Finland’s best-known basketball player, Hanno Möttölä, coaches a programme for talented teenagers called Helsinki Basketball Academy, part of the Mäkelänrinne Sports High School, where the schedule helps players keep up in both academics and sports. In 2016 he began receiving inquiries from American colleges about one of the stars of the squad.
Approaching the 213-centimetre (seven-foot) frame he would eventually grow into, Lauri Markkanen was already beginning to turn heads on the continent, but coaches from the University of Arizona were astonished when they saw the video Möttölä had sent them. They’d seen tall European players with good shots, but they’d never seen one of Markkanen’s height display such poise and precision.
Arizona coach Sean Miller got himself to Helsinki as soon as he could and treated Markkanen to a meal of reindeer, mashed potatoes and cranberries at a restaurant on Senate Square. Not long afterward, Markkanen decided to enroll at the desert school that could not be more geographically dissimilar from his homeland.
The result has been spectacular.
High-flying Finns and March Madness
Basketball is a growing sport in Finland. The country, whose national team is nicknamed the Wolf Pack, competed in the World Cup tournament for the first time in 2014 and cohosts the 2017 European Championship in August and September.
To stretch the description, two Finnish players have reached the most competitive league in the world, the National Basketball Association.
There is Möttölä, the 208-centimetre (six-foot-ten) forward from Helsinki who played at the University of Utah and was chosen 40th overall in the 2000 NBA draft by the Atlanta Hawks, for whom he played two seasons.
Then there is Erik Murphy, the same height, who was drafted 68th overall in 2013 by the Chicago Bulls. Born in Lyon, France, Murphy played for the Finnish national team in 2014 and 2015, eligible because his mother, Päivi Murphy, is Finnish.
Soon there will be a third, and quite possibly the best yet.
Markkanen is projected to be a top-ten pick in the NBA draft in June 2017, shortly after his 20th birthday. Born in Vantaa, just north of Helsinki, and raised in the central Finnish city of Jyväskylä, he is finishing his freshman season with the Arizona Wildcats, one of the favourites to win the National Collegiate Athletic Association Division I championship.
Going into the national tournament, which is nicknamed March Madness, Markkanen leads the seventh-ranked Wildcats in scoring at more than 15 points a game. The top scorer in the U20 European Championship in 2016, Markkanen is eligible for the draft because he will have played one year of college basketball. Talent scouts have verified his immediate readiness for the NBA, listing his size, coordination, physique, shooting mechanics and athleticism as the basis for a successful career.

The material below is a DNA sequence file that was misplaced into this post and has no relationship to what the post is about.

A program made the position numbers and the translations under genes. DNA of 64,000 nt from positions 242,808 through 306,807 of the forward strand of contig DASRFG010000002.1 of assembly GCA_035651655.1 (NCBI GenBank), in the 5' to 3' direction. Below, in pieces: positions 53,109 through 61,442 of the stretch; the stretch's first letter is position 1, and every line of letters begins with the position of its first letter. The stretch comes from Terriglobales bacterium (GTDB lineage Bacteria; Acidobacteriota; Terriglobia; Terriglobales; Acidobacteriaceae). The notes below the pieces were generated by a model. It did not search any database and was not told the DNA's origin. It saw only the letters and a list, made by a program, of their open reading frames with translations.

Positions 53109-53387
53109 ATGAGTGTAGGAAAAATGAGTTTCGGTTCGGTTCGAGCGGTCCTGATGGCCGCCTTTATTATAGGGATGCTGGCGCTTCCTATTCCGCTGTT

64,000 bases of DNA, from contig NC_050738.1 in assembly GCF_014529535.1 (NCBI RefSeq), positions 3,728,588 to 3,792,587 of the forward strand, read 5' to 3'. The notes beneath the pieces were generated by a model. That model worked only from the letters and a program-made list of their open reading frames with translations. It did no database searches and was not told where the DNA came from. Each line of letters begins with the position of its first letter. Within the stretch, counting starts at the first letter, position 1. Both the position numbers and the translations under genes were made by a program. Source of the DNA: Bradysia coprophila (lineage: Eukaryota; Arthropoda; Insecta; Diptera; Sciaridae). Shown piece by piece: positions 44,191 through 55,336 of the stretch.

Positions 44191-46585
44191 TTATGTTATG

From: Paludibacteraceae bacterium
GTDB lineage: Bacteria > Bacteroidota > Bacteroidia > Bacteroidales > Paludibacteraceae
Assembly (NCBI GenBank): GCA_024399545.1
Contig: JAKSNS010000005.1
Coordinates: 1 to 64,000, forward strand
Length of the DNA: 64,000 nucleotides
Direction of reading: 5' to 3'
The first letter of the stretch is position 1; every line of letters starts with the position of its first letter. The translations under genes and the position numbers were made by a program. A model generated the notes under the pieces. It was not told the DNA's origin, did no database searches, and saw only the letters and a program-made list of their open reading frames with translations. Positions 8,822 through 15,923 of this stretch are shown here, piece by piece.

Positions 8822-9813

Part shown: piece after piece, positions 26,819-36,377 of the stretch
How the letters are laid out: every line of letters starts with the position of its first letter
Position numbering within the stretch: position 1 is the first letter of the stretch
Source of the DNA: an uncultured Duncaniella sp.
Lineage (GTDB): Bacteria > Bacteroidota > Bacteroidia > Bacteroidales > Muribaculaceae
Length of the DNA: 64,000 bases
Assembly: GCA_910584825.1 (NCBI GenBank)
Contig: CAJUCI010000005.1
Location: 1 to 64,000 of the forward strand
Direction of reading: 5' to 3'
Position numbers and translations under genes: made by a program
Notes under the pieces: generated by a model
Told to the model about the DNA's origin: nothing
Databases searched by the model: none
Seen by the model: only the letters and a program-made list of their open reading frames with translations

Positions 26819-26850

Markkanen, who scored a career-high 30 points against rival Arizona State in January 2017, is a finalist for nearly every major award in college basketball. In January, a US sports website anointed him the best-shooting seven-footer college basketball has ever seen.
Blood, sweat and cheers
Whereas European players coming to America were once considered mechanical, awkward shooters, future NBA Hall of Famer Dirk Nowitzki of Germany was one of the big men who changed that perception with his fluid motion. As continental coaching began to improve and the NBA’s influence spread to Europe, genetically gifted youngsters like Markkanen began reaping the benefits. Because of his outside touch, NBA scouts believe Markkanen, like Nowitzki, will be suited to playing on the wing.
It doesn’t hurt that Markkanen, like Möttölä and Murphy, comes from an athletic background. Möttölä is a second cousin of top-level hockey players Jarkko Ruutu and Tuomo Ruutu. Both of Murphy’s parents played basketball; his father, Connecticut-born Jay Murphy, played in the NBA and in Europe.
Markkanen’s parents also played basketball. Pekka Markkanen played at the powerhouse University of Kansas for one season and later on the Finnish national team. His brother, Eero, is a professional soccer player with the Swedish club AIK, as well as a member of the Finnish national squad.
The six-foot-ten Pekka passed on his size to his son, who is said to have worked four or five hours a day while growing up in Jyväskylä on the jump shot that could again put Finland on the global basketball map.
“I have to be a little bit selfish and give credit to myself,” Markkanen recently told Sports Illustrated magazine. “The actual amount, the work I put in, it’s like, I can’t even tell you how many hours I put in on a daily basis to work on my shot.” However, he also remembers to give due credit to his mother, father and coaches.
Soon the world will see what Arizona saw.
By Michael Hunt, March 2017